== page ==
Absolutely. And there was two things that you touched on that, you know, brought up some awareness for me, and that I, I just, I realised that this is something that happens quite quite often when you were talking about the, the whole aspect of fit body fit mind in that, that idea that if your body's not, you know, fit, then your mind, you know, it can't follow. And, you know, people with that with cerebral palsy often have that that problem getting through to others, that they are of fit mind, even though their body may not show those signs, or they may not be able to speak and to communicate in a way, but their mind is extremely, you know, well developed in full and, and they often in the same way, as autistics are very intelligent, but they they're seen as lesser in through in society sometimes because of what's seen on the outside. And the other thing that you talked about, was their idea of, you know, always kind of overhearing what were the teachers saying about me, you know, and I'm sure much of that, you know, felt very negative and you know, that that really causes young people to have a little bit of self fulfilling prophecy. Well, I'm no good because teacher says, I've heard teachers say, I'm no good, and I'm no good. I must not be good in that. And also, Charles Horton Cooley's looking glass self scenario to where what you hear or what somebody tells you will often make you internalise that and think that for yourself, so I, I can hear the struggles that, that you had as a young person that I think are things that many people often deal with. And I do love, you know, you bringing up the fact that, you know, we are all you know, none of us are perfect, we're none of us are normal. And we all have different elements and things that we go through. So thank you for so much for sharing that with us. It actually brings me to my next question, which is, you know, you touched on neurodiversity, and autism. And neurodiversity, especially for a wider community. If you're not in the education community can be a really big, big word that most of the time people identify with the brain, right neuro diversity in the brain, but beyond that, they don't really have a solid understanding of what it actually is. So if you don't mind taking some time from your own accent and explaining to us what exactly is neurodiversity?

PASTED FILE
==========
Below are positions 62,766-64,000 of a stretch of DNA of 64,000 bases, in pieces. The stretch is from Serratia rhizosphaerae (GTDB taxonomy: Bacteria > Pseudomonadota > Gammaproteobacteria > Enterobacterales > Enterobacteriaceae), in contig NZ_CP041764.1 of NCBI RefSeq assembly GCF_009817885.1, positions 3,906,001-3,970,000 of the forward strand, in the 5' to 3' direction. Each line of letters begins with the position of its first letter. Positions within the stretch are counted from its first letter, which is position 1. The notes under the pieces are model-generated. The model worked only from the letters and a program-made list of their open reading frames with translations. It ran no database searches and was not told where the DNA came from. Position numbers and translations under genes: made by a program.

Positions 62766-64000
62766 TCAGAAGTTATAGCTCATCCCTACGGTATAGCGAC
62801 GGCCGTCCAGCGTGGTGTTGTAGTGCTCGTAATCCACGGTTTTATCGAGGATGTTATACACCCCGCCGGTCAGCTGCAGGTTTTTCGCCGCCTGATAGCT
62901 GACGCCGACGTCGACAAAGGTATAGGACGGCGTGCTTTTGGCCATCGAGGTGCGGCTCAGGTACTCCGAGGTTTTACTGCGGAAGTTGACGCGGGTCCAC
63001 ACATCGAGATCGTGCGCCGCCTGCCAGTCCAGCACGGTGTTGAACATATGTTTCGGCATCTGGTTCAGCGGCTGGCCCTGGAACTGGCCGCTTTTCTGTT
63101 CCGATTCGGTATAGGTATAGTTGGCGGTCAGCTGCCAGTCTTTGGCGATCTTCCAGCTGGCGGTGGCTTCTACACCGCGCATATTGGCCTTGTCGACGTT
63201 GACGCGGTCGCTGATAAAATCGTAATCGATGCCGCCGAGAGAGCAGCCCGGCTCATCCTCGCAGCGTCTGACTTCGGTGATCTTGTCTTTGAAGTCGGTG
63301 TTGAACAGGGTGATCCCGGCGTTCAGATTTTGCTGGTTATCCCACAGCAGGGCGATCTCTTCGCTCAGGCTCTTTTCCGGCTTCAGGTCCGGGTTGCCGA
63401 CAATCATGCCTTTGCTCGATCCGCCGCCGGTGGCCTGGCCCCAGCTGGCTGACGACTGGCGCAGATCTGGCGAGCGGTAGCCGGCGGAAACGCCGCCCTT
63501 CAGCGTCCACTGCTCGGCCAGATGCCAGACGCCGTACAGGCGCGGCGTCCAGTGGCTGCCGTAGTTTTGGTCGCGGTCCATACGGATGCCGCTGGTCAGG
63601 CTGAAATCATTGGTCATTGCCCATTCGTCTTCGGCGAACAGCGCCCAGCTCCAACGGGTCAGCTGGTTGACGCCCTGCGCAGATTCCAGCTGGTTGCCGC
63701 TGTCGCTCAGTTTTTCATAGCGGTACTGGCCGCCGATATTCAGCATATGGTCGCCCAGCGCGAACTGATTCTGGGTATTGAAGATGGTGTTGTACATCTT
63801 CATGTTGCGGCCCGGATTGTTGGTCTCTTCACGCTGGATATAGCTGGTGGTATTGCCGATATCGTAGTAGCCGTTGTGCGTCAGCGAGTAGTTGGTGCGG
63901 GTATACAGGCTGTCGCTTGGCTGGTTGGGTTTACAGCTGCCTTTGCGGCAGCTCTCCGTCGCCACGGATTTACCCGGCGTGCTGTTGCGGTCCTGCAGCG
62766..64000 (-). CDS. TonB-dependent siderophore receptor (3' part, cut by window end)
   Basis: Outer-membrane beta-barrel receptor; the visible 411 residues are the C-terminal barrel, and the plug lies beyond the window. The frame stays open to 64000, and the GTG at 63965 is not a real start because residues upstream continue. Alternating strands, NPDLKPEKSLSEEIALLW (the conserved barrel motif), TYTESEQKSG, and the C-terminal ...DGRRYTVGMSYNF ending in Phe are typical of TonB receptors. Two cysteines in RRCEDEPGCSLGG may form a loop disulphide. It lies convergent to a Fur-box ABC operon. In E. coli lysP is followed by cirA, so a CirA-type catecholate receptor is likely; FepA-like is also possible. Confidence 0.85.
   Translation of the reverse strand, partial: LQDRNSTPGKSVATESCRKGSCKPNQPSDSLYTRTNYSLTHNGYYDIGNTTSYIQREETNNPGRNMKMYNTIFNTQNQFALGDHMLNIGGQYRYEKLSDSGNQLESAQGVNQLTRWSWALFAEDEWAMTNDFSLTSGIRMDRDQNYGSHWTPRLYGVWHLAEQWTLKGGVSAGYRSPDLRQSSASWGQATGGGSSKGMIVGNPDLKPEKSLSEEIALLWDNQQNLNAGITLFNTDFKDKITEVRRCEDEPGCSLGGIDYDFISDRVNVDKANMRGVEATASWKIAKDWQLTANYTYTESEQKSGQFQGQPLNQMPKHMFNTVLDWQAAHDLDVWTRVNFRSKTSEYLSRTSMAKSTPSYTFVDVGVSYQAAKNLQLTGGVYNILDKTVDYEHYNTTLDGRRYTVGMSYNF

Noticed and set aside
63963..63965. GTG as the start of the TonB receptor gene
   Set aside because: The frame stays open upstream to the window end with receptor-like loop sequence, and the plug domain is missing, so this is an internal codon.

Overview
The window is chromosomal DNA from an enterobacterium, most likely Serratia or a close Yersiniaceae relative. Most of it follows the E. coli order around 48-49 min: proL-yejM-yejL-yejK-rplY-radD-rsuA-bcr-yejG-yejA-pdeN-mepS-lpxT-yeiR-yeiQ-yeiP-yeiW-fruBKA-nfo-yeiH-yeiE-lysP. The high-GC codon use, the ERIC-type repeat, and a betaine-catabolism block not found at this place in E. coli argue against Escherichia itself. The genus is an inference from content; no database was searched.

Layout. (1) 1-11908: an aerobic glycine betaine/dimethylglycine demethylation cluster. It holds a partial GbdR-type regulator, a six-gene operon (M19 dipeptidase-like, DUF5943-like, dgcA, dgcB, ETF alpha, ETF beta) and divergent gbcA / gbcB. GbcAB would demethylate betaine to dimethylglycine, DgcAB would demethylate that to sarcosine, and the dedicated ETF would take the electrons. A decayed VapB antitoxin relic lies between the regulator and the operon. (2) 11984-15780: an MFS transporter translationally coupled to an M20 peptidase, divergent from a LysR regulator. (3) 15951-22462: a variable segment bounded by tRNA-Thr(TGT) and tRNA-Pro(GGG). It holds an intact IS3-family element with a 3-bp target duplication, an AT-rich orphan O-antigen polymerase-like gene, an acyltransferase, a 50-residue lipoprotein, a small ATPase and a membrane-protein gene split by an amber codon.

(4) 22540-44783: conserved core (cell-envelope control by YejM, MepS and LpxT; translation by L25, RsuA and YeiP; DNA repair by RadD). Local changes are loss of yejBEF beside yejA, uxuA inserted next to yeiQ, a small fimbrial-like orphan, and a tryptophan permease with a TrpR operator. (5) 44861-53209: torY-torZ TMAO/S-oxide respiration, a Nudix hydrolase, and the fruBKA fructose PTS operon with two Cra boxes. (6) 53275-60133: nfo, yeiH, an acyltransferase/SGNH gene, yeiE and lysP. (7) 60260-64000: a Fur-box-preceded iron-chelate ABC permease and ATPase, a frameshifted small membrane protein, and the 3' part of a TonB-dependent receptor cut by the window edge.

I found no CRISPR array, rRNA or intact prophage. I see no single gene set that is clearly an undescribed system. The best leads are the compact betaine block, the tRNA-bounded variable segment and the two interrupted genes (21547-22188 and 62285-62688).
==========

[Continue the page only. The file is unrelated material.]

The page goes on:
Neurodiversity as a as a term, dates back to about 2008 and wide usage. It goes earlier than that with an advocate, singer, but the and the history as well track in Steve Silberman's book Neuro Tribes, fantastic study of where the neurodiversity movement comes from. Like the thinking Person's Guide to Autism and some other wonderful resources that were started by parents and Autistics to create a movement. And when they wanted to give a name to that movement, the autism community largely adopted the idea of neurodiversity, that instead of treating autism as a medical condition are a pathology, that it was merely a form of diversity that is highly intersectional with thoughts of gender, race, class, everything that goes with that. So the idea that neurodiversity started with the Autistic community, doesn't mean that we lay claim to it as strictly an artistic label anymore. Just like intersectionality started off as a legal theory. For women of colour. Obviously, intersectionality includes far more than women of colour, but that was the early origins of that legal scholarship. So neurodiversity starts off with the assumption that autism is one of the many ways a brain and a person can experience life. I am brought to the ideas of phenomenology. Merleau Ponty in education has written about this. So if any listeners are into again, history of education, Merleau Ponty his work on phenomenology, the idea that our experiences are shaping us and we are shaping our experiences. Well, every child has a different brain, a different learning style, a different learning preference. Every child has a different way of processing visual information, auditory information. And what neurodiversity says is that, though there is a dominant approach in the United States, which is where the neurodiversity movement started, that dominant social approach isn't the only one. Too often. We are presented in education with ideas of collaborative work, we are presented with extraversion as the ideal. Can you speak in public? Can you work in a group? These are all things that my friends and family who work overseas and teach in Hong Kong or Thailand or other countries that sit there and say, What Why are you doing this? That's not how people are, you know, people don't work that and it's. So what that reveals is that a lot of our assumptions about how young children think and how they work are actually cultural. They have nothing to do with actual brain wiring, because you cannot tell me that a child in Hong Kong was wired differently than a child in London, or that a child in London is wired differently from a child in San Paolo, it just No, that does. That does not work for me. So the neurodiversity movement is increasingly trying to say, it's not just autism. But we are all those things that at least in the United States, in our culture, seem to be excluded because we don't follow the model of the extroverts, the group thinkers, the collaborators, that we are processing information differently, that we have different needs than are considered ideal. And I think that that goes back to autistic starting to learn from and bring in things they have learned from the deaf community, the blind community, and other disability communities and saying, Wow, all of our brains are different. And some of these are related to physical manifestations like blindness, or colour blindness, or synesthesia. We have all these things that are brain wires. So what that tells us is, everyone comes from a neurologically diverse background. What neuro diversity as a movement tries to do is say, those of us who are marginalised because of our cognitive differences need to be included more actively and proactively in discussions about education, design, healthcare, design, social support, design, and employment. So the neurodiversity movement is saying, we might not fit the ideal, and that ideal is understandably a North American centric ideal for the neurodiversity movement at this time. But just because we don't fit that ideal doesn't make us lesser. And the great irony is, is many of our traits are desirable in other cultures. So that also then reveals that cultural distinction, so neurodiversity becomes so much more than just, Oh, your brain is different. I can say, Yes, I have a different left frontal lobe, I've had the MRI, I've had the studies done by neuro psychologist. And yes, my brain is different. But my traits make me an ideal worker in some Asian Pacific cultures. But they don't make me the ideal office worker in the United States, or in parts of Europe, were socialising and going to the right cafe and hanging out with people. When those social norms decide your future. My neurodiversity, my autistic traits put me at a disadvantage, as we're in another culture, those wouldn't even be a disability in terms of my social outcome. So that's the neurodiversity movement.